[b]          In the case of Bakken, USGS says that the oil-bearing portions of the formation are “thin”. This innocent-sounding word implies the need for horizontal and/or other kinds of directional drilling throughout the formation. Unfortunately directional drilling can be up to three times more expensive than traditional vertical drilling, where [hopefully] the drill bit  goes straight down, with no wandering or wiggling, especially if the well is close to someone else’s leasehold !

[c]     Much of the oil is located in shale rock which has a low porosity.

Low-porosity rock requires expensive extraction technologies, regardless of the angle at which the well is drilled. Typically large amounts of water must be injected into the formation at high pressure, in order to break up the rock enough to permit extracction of commerically significant quantities of oil.

Will there be enough water near the sites where company X or Y would like to drill ?  Can this water be extracted at an acceptable economic and environmental cost ?  And what will be done with that water which comes back up with the oil ?  From an environmental point of view, this water will be dirty enough to present a significant cleanup and disposal problem. And last but not least, does anyone have prior claims on this water, like a neighboring golf course or Native American community ?

These are also important questions, ones which must be answered before an economic appraisal of the Bakken formation can be made.

[d]      The amount of oil remaining to be extracted from a defined unit of production is not the most important measure of the unit’s significance. The most important measure is that rate of extraction which optimizes total production over the remaining economic life of the unit. Depending on geology and other factors, a production unit with big reserves could have a low rate of extraction and vice versa. Since near money is worth more than far money, the latter case may be preferable in some instances. The actual situation at a specific location can only be determined by drilling, extracting and “doing one’s homework”.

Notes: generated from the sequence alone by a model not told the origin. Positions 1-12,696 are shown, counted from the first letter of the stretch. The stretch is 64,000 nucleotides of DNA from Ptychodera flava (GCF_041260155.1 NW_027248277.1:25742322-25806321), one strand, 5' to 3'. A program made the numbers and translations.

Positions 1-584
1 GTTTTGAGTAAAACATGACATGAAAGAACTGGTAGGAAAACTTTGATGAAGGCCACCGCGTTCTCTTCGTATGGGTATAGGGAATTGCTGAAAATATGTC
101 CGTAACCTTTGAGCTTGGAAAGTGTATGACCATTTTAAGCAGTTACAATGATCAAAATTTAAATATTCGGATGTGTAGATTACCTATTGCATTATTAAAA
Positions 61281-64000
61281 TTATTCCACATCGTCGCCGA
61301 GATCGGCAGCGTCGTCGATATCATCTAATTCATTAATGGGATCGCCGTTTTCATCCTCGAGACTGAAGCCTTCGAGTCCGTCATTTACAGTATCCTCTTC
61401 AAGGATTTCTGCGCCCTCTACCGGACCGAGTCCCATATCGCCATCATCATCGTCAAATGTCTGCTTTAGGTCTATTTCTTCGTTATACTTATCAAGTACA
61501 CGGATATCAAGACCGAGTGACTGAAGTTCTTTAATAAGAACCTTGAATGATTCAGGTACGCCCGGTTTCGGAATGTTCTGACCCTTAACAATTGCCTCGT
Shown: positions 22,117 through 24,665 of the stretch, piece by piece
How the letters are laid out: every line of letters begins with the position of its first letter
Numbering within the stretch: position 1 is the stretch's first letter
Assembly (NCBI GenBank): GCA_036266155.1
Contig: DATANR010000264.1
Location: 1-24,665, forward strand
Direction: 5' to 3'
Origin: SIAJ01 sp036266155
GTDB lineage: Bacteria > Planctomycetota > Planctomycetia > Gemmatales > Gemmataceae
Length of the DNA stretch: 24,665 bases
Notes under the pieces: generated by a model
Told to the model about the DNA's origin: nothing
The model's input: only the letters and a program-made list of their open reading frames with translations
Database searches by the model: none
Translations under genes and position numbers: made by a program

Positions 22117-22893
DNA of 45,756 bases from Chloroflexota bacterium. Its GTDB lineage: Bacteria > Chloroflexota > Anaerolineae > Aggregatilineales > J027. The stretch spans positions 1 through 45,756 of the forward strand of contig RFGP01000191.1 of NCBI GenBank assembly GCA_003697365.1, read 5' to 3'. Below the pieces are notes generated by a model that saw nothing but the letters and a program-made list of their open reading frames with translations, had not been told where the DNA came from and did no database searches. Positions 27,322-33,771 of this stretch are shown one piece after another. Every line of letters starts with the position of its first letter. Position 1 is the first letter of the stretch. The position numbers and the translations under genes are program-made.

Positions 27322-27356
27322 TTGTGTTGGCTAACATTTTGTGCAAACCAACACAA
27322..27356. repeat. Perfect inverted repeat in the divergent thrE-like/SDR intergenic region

In this regard, there is a curious stylistic feature of the documents which summarize the USGS study. In the oil industry, the rate of extraction is typically expressed in barrels per calendar day. However, the linked documents carefully avoid mentioning any daily production figures, even for current production. They use monthly, annual or total figures.  Perhaps the daily figures are buried in the study somewhere !  Of course, from the point of view of publicity, the use of monthly or annual totals gives bigger [and therefore more impressive] numbers, at least for lay people like ourselves.

Nevertheless, I was able to calculate that total 2008 extraction from the Formation was less than 99,000 barrels of crude oil per day. From another source, I have an estimate  of less than 230,000 barrels for 2009.

This compares with total US consumption of petroleum products of about 20 million barrels per day and Saudi production of over 8 million barrels per day of crude oils of all types plus refinery liquids extracted from natural gas. [The latter are in practice, substitutes for crude oil] . So Bakken has a way to go if it wants to make a dent in US supply, let alone beat Saudi Arabia.

My conclusions are as follows :

[1]     If you are thinking of investing in this formation, do so through a mutual fund which knows what it is doing and owns stock in several different companies active in the formation. DO NOT under any circumstances try to “pick and chose” companies yourself. The USGS study covers a large area, whereas companies must drill at specific locations, which may or may not be typical of the area. This is especially true with regard to shale formations, which can be quite diverse in their characteristics.